Experimental supplementation of hollows using nest boxes demonstrates that hollow availability can limit the density of bats, arboreal mammals and breeding birds (Newton 1994, Gibbons and Lindenmayer 2002, Beyer and Goldingay 2006). Occupancy is greatest at sites of low natural hollow densities and a higher proportion of bird populations breed when nest boxes are provided. Conversely, experimental reductions in hollow density can lead to a decline in the number of nesting birds.

13. Mature and old hollow-bearing trees offer other valuable resources. Mature trees provide more flowers, nectar, fruit and seeds than younger trees, and a complex substrate that supplies diverse habitats for invertebrate populations (e.g. Recher 1996). When hollow-bearing trees collapse or shed limbs they also provide hollow logs that serve as important foraging substrates and shelter sites (e.g. Mac Nally et al. 2001).

14. The distribution and abundance of hollow-bearing trees in NSW has been reduced and fragmented by extensive clearing of native vegetation during the past two centuries, primarily for agriculture. For example, Walker et al. (1993) estimated that six billion trees (60% of the pre-European population) were cleared in the Murray-Darling Basin. Approximately 70% of native vegetation has been cleared from the NSW wheat-sheep belt, the tablelands of the Great Divide and the coastal plain (Benson 1999, EPA 2003). Many of the trees would have been hollow-bearing. Clearing in NSW has continued since 1995 at an estimated rate of over 30 000 ha per annum (Benson 1999, Cox et al. 2001, EPA 2003, Audit Office 2006). Clearing has occurred at a greater intensity on flatter and more fertile landscapes, which typically support the highest densities of hollow-using fauna (e.g. Lindenmayer et al. 1991a) and most remnant vegetation now exists on rugged and infertile landscapes. Clearing of native vegetation is listed as a Key Threatening Process under the Threatened Species Conservation Act.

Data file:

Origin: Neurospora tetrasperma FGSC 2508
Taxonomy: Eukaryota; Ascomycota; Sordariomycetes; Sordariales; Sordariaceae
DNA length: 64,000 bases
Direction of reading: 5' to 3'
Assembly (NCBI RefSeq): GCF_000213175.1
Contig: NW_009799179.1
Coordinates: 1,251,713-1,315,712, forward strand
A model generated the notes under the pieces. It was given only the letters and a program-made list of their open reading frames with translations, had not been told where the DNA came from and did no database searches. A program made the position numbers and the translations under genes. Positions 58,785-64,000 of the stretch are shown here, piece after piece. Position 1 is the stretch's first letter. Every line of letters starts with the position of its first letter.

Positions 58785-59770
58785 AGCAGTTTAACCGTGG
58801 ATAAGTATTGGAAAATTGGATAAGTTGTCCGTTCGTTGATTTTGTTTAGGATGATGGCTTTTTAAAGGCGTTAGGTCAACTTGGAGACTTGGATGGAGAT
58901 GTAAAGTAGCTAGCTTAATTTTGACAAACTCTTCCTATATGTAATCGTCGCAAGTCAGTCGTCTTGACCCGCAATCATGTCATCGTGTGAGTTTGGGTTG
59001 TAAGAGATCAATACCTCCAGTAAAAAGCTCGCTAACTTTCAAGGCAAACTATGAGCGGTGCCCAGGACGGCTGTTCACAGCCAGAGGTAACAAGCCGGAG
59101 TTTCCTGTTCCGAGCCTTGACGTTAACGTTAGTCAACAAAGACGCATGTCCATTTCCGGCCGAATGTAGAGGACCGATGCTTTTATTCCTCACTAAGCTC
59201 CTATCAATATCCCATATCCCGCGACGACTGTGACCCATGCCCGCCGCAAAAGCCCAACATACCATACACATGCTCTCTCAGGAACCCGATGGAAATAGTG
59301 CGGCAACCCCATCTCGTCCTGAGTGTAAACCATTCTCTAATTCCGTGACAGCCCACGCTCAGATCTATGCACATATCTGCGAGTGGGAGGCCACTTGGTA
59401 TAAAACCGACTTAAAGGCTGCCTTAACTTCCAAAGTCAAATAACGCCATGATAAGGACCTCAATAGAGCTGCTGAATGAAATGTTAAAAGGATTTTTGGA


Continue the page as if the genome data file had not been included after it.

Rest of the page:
15. A range of direct and indirect processes contribute to the ongoing loss of hollow-bearing trees, the relative importance of these processes varies according to past and current land management regimes (Table 2). Owing to the slow process of hollow development, and the particular value provided by large old trees, adverse effects from the continuing loss of old hollow-bearing trees will take centuries to fix.

16. In agricultural landscapes hollow-bearing trees typically persist as isolated mature individuals in cleared paddocks or in small fragmented vegetation remnants (Bennett et al. 1994, Gibbons and Boak 2002). Such trees frequently suffer from poor health (e.g. 'dieback') and have a shorter lifespan than in forested landscapes (Yates and Hobbs 1997, Saunders et al. 2003, Reid and Lansberg 2000). Eventual loss of current hollow-bearing trees, and a lack of recruitment of younger trees to replace them, will result in a large decrease in the hollow resource over the wide geographic area covered by agricultural landscapes in the medium term (Saunders et al. 2003, Vesk and Mac Nally 2006).

17. Road reserves and Travelling Stock Reserves (TSRs) provide hollow-bearing trees within cleared agricultural landscapes. However, their availability in road reserves and TSRs is reduced because of habitat fragmentation and competition among hollow-dependent species. These trees are further threatened by health decline and early senescence ('dieback'), firewood collection, clearing during road improvements and, in some areas, a lack of recruitment.